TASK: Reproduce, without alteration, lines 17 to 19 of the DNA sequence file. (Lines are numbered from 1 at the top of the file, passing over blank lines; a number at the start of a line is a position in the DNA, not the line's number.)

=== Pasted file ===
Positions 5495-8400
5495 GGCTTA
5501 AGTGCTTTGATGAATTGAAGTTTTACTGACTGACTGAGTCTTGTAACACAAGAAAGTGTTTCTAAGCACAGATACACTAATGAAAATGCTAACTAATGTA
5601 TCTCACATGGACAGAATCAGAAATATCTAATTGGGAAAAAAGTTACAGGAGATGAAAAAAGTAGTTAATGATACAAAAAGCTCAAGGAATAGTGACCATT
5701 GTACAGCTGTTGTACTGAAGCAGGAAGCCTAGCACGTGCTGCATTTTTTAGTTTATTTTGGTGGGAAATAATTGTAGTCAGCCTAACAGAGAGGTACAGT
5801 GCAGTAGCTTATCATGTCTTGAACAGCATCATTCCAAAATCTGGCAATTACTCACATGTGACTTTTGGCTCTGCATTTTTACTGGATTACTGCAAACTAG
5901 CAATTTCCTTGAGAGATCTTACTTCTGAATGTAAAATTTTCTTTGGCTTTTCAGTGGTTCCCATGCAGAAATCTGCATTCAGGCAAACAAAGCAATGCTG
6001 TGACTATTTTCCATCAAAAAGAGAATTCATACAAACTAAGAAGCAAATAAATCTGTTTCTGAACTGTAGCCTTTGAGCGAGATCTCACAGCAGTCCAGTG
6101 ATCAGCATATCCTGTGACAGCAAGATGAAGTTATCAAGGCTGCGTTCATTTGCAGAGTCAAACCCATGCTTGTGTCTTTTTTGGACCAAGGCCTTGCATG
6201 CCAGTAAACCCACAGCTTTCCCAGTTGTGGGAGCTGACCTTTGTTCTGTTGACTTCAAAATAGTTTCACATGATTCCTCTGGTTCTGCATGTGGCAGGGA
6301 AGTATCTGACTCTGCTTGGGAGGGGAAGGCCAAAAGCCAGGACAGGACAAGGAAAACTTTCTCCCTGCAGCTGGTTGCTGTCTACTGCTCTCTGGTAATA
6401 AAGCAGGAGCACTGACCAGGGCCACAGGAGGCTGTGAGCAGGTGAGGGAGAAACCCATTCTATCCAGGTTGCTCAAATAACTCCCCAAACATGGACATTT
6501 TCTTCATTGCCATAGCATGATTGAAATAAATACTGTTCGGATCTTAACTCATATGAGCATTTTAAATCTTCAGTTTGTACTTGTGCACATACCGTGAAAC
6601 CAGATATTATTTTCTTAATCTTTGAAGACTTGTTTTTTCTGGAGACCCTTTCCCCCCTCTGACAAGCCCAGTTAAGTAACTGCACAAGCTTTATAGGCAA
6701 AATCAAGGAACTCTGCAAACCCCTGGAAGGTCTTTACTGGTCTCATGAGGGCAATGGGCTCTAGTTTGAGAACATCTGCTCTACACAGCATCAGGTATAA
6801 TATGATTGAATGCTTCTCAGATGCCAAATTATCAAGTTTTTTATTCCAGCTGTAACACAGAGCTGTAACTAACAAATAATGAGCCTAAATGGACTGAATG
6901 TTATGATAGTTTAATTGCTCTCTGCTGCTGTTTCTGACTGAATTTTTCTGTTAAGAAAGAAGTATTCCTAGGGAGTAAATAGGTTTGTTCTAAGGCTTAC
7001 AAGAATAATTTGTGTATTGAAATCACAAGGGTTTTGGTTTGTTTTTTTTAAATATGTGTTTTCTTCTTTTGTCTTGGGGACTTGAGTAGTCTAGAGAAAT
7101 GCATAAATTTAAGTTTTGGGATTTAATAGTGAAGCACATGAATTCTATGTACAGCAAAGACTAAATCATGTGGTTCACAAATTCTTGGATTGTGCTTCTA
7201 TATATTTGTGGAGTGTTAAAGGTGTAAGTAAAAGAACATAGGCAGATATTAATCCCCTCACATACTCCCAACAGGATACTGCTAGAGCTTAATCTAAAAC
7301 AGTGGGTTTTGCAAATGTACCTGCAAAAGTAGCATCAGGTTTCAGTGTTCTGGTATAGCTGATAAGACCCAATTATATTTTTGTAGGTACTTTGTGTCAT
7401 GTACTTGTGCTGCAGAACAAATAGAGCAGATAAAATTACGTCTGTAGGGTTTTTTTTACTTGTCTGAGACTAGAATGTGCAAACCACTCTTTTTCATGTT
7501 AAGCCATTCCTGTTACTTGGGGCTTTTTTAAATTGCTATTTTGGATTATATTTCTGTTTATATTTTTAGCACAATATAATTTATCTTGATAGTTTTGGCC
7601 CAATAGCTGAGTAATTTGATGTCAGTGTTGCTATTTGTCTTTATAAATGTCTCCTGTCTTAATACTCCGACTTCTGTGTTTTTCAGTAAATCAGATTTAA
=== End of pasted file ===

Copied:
6901 TTATGATAGTTTAATTGCTCTCTGCTGCTGTTTCTGACTGAATTTTTCTGTTAAGAAAGAAGTATTCCTAGGGAGTAAATAGGTTTGTTCTAAGGCTTAC
7001 AAGAATAATTTGTGTATTGAAATCACAAGGGTTTTGGTTTGTTTTTTTTAAATATGTGTTTTCTTCTTTTGTCTTGGGGACTTGAGTAGTCTAGAGAAAT
7101 GCATAAATTTAAGTTTTGGGATTTAATAGTGAAGCACATGAATTCTATGTACAGCAAAGACTAAATCATGTGGTTCACAAATTCTTGGATTGTGCTTCTA